La Dispute, La Monnaie, Brussels

Who is more prone to infidelity – man or woman? This is the theme of Benoît Mernier’s new opera, his second after Frühlings Erwachen. Largely based on Pierre de Marivaux’s 1744 play, it is a delicious romp starring four Rousseauesque innocents who discover love and temptation while the fractious couple of a philandering Prince and his jealous consort Hermiane look on for inspiration.

The central question, of course, remains unanswered, as do our queries on Mernier’s real musical personality. His score for this mix of Così fan tutte and Britten’s A Midsummer Night’s Dream adopts the latter’s glissandi strings, is steeped in Debussy, imitates Bartók (particularly in hauntingly beautiful night music for the woodwinds) and looks to Berg for lyrical vocal expression.

Like Britten, Mernier can resort to pastiche – here an elegant baroque duo that Rameau could have written – but, significantly, he lingers well beyond the point of quotation as if keen to fill time with appealing music. For my taste, he also uses a little too much spoken dialogue, so that the work sounds more like a musical play than an opera. No matter: he may not have written an original, groundbreaking work – who in living memory has? – but his superb craftsmanship delivers a charming, marketable product, a generally uplifting fusion of music and theatre. That in itself is quite an achievement when so many new operas sorely test audience endurance before ending up on the shelf after one token revival.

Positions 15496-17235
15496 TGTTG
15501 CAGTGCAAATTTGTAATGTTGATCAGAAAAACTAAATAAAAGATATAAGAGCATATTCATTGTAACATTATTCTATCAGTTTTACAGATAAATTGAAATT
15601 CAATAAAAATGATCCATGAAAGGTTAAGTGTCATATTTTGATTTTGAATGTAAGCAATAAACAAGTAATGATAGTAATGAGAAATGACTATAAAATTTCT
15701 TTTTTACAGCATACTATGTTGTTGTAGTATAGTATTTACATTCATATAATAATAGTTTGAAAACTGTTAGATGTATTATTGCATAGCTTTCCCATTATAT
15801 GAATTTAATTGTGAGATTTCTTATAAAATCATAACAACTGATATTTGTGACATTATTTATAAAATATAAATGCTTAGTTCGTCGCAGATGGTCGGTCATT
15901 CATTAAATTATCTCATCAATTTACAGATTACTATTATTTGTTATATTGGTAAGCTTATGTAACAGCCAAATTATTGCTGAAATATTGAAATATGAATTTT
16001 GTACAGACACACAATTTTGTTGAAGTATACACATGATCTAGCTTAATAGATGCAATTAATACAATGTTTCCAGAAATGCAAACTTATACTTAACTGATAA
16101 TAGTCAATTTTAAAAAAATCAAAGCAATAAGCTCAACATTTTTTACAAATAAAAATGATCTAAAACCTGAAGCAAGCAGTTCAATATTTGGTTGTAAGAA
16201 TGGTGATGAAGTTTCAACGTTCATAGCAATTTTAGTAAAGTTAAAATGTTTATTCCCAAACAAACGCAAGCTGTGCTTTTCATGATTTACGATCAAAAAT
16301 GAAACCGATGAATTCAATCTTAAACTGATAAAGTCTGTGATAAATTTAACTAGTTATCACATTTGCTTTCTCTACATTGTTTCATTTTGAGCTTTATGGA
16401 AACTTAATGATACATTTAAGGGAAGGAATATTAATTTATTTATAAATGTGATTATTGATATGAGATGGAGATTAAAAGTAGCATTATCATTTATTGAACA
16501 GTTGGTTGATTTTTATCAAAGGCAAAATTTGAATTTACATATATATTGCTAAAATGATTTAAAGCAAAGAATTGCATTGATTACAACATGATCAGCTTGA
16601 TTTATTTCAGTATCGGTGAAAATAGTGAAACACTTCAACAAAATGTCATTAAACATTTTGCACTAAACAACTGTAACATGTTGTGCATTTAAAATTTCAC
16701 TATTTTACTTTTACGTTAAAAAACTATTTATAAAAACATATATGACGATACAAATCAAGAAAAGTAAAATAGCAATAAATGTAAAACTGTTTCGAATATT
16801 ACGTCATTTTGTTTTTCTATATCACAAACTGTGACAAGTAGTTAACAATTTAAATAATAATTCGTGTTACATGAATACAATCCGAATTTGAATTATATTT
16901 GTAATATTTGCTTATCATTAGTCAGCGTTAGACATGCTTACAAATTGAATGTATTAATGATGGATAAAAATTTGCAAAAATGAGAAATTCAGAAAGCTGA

The production, from veterans Ursel and Karl-Ernst Herrmann, is a vintage display of their talents and their first attempt at a new opera. It comes with their trademark dated aesthetics – a frightful Astroturf lawn and costuming of dubious taste – but each personality is sharply honed and everyone seems in total control of their space. Few premieres look this well-rehearsed.

The young quartet of French singers – Julie Mathevet, Albane Carrère, Cyrille Dubois and Guillaume Andrieux – is fresh and footsure, equally at home in speech and song. Stéphane Degout as the prince and Stéphanie d’Oustrac as Hermiane act and sing with authority, and Dominique Visse more than makes up for his ailing countertenor voice with a commanding portrayal of Amour in crumpled black linen tailleur and severe Louise Brooks bob. Patrick Davin conducts with his usual sensitivity and discipline.

This hybrid work – call it compromise opera – runs for two hours without an interval (arguably 30 minutes too long) but its enthusiastic reception at curtain call suggests a bright future.

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